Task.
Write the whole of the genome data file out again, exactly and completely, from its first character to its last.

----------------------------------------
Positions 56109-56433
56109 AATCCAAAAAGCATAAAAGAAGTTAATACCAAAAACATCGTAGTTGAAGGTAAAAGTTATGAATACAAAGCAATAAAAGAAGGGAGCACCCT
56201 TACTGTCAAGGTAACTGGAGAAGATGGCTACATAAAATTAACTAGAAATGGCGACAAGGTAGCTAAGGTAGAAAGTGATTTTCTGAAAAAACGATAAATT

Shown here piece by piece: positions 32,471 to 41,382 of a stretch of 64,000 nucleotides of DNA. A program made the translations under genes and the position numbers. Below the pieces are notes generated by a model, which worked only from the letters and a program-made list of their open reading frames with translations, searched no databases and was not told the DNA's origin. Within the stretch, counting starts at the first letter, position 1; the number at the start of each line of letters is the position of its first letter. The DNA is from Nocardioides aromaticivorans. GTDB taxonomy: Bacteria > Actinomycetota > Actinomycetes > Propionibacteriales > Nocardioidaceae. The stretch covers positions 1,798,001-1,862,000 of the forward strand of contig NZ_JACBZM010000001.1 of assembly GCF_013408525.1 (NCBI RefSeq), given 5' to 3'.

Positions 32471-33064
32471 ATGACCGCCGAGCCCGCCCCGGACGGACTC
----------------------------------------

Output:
Positions 56109-56433
56109 AATCCAAAAAGCATAAAAGAAGTTAATACCAAAAACATCGTAGTTGAAGGTAAAAGTTATGAATACAAAGCAATAAAAGAAGGGAGCACCCT
56201 TACTGTCAAGGTAACTGGAGAAGATGGCTACATAAAATTAACTAGAAATGGCGACAAGGTAGCTAAGGTAGAAAGTGATTTTCTGAAAAAACGATAAATT

Shown here piece by piece: positions 32,471 to 41,382 of a stretch of 64,000 nucleotides of DNA. A program made the translations under genes and the position numbers. Below the pieces are notes generated by a model, which worked only from the letters and a program-made list of their open reading frames with translations, searched no databases and was not told the DNA's origin. Within the stretch, counting starts at the first letter, position 1; the number at the start of each line of letters is the position of its first letter. The DNA is from Nocardioides aromaticivorans. GTDB taxonomy: Bacteria > Actinomycetota > Actinomycetes > Propionibacteriales > Nocardioidaceae. The stretch covers positions 1,798,001-1,862,000 of the forward strand of contig NZ_JACBZM010000001.1 of assembly GCF_013408525.1 (NCBI RefSeq), given 5' to 3'.

Positions 32471-33064
32471 ATGACCGCCGAGCCCGCCCCGGACGGACTC